Philips and Bowers & Wilkins are one of our favourite partnerships of recent times. Second only, perhaps, to Seth Rogen and Billy Eichner’s Timon and Pumbaa in the otherwise rubbish remake of The Lion King.
Good news, audiophiles: they’re practically inseparable. While the OLED+934 should be viewed as the natural successor to the 903, the OLED+984 is this year’s almost upsettingly desirable showpiece.
The latest flagship glowing rectangle from Philips continues to employ a dedicated sound system, in this case mounted to a cabinet below the TV. Here, though, a tweeter sits centrally above it, enhancing the 984’s high frequency performance.
Philips calls it the most advanced sound system ever offered by a TV and we’re not about to start arguing. Inside the TV lives the third generation of the P5 processor, so you can rest assured that this thing looks as good as it sounds.
Here’s what we thought after staring at it longingly at IFA.
Design: Thin nice
Available solely as a 65in set, the OLED+984 is definitely going to be the main attraction of your living room.
Just as eye-catching as the ludicrously skinny, all but bezel-free display is the integrated Bowers & Wilkins-designed soundbar beneath it. The gap between screen and sound system makes them look like separate entities, but the appeal of these new Philips TVs is that you don’t need an alternative sound solution (though there is a subwoofer out port if you really want to shake the room), as they’re truly all-in-one.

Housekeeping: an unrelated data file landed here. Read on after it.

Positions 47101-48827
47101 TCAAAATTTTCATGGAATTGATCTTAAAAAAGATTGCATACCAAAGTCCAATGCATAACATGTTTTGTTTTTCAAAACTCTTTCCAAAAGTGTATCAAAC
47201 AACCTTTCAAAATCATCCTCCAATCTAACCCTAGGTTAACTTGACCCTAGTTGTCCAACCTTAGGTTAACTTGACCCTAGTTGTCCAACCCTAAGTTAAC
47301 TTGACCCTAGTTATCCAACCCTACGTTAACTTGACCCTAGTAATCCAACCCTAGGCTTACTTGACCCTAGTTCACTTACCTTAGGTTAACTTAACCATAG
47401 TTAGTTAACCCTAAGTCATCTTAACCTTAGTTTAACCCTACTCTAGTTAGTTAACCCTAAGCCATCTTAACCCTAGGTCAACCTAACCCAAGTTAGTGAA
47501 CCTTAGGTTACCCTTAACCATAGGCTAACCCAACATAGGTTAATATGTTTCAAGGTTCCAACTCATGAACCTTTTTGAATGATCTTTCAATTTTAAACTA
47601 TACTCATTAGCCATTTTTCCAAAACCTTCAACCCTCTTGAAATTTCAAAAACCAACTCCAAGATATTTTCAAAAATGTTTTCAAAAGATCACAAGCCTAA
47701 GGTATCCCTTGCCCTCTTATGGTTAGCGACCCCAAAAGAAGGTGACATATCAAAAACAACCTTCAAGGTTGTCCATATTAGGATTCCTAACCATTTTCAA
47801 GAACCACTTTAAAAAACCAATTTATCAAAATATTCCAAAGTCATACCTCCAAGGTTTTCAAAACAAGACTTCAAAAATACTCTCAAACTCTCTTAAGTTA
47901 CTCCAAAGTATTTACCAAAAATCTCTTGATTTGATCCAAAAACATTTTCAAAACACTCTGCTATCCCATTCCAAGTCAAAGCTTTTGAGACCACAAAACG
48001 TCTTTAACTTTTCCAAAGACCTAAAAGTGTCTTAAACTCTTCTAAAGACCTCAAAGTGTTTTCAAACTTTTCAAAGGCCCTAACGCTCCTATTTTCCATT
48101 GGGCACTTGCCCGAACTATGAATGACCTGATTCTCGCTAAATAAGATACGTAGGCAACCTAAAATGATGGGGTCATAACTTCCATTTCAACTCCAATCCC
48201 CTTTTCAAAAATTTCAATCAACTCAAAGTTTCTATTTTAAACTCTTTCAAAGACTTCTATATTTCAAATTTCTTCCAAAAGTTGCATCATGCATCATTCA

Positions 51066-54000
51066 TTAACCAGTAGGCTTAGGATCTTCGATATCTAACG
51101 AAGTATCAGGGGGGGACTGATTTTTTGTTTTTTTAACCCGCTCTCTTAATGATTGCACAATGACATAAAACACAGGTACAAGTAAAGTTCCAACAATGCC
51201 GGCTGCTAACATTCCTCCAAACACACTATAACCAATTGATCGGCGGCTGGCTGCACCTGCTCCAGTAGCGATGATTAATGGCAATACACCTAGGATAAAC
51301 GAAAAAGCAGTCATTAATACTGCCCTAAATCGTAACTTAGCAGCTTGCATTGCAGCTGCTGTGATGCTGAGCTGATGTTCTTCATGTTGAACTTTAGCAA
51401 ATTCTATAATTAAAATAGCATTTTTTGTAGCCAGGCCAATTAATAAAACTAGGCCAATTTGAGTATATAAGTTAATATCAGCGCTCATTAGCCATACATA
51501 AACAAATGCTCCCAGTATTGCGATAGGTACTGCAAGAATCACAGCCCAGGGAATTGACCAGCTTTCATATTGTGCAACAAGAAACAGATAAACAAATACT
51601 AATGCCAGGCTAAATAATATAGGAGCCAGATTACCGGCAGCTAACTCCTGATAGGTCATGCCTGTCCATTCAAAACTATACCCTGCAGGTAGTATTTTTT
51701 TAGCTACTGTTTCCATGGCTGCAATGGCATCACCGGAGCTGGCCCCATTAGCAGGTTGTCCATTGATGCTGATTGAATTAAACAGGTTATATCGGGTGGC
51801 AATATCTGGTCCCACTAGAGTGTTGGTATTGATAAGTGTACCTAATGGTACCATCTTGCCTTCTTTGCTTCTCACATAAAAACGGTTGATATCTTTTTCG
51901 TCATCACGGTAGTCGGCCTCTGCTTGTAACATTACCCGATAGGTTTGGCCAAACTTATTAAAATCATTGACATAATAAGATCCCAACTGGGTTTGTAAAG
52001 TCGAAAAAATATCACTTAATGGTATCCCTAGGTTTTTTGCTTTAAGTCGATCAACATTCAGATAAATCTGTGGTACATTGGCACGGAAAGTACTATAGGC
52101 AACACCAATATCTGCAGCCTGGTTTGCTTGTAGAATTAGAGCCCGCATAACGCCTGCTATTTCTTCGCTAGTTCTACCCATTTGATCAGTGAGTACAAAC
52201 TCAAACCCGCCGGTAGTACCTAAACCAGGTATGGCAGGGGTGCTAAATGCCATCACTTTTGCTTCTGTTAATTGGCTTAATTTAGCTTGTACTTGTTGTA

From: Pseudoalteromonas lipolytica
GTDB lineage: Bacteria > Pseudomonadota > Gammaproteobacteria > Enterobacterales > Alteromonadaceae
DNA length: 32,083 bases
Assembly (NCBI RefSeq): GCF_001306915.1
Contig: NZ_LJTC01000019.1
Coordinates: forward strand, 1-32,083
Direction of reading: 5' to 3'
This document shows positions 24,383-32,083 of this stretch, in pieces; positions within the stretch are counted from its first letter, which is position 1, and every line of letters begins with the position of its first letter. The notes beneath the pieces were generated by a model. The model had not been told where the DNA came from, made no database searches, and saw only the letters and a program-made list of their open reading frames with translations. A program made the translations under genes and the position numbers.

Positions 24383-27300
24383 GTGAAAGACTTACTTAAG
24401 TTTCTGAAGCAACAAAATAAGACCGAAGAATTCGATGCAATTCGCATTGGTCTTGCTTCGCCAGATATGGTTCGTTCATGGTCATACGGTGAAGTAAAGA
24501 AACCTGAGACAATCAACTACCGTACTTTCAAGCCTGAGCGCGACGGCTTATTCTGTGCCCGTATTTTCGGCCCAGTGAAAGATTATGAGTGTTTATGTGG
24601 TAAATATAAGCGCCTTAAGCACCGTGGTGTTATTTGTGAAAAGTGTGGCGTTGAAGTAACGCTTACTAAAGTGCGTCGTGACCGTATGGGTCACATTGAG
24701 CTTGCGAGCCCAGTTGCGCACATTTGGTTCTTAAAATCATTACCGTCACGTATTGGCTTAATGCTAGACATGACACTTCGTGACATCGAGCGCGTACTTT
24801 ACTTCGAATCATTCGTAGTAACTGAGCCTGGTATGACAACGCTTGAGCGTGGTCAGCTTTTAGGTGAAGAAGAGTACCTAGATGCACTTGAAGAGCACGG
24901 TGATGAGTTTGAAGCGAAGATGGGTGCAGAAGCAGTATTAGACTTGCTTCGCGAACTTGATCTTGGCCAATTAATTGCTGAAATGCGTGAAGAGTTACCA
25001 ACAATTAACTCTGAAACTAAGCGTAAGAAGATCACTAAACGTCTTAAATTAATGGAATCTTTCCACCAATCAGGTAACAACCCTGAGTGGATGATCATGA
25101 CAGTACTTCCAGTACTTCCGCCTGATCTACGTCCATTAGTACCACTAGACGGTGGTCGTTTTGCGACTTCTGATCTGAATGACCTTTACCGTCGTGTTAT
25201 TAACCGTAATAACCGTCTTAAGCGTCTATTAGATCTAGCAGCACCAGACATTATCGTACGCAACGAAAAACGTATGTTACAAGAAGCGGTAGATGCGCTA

In a nice touch, the smooth top of the bar has subtle Philips branding on one side, and Bowers & Wilkins on the other.
Between the OLED panel and the fabric-wrapped soundbar you’ll find the catchily dubbed ‘Tweeter-on-Top’, which does look a bit like a Big Brother eye surveying you as you pile tortillas into your face. Happily, it’s there for a far less terrifying reason, but more on that in a bit.
Features: Packed to the brim
As you’d expect, the OLED+984 isn’t going to be found wanting where specs are concerned.
It’s obviously going to display your 4K UHD content at its eye-watering best, and there’s support for both HDR10 and HDR10+ sources, as well as Dolby Vision content. However you like your HDR, Philips has you covered.
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All the behind-the-scenes wizardry is handled by the third generation of Philips’ P5 picture processing engine. And it wouldn’t be a top-line Philips TV without Ambilight, which is four-sided on the 984.
Then we come to the Bowers & Wilkins audio package, which adds a considerable whack onto the asking price. Three individual ported loudspeaker enclosures house the left, centre and right speakers, each of which feature a 100mm mid/bass driver.
There are also tweeters at the far ends of the speaker system, with the central tweeter hovering just above.
Picture quality: Famous P5
There’s a lot to get into when it comes the 3rd Gen P5, but in simple terms, its dual exclusive chip solution purportedly facilitates a 30% performance increase over its predecessor.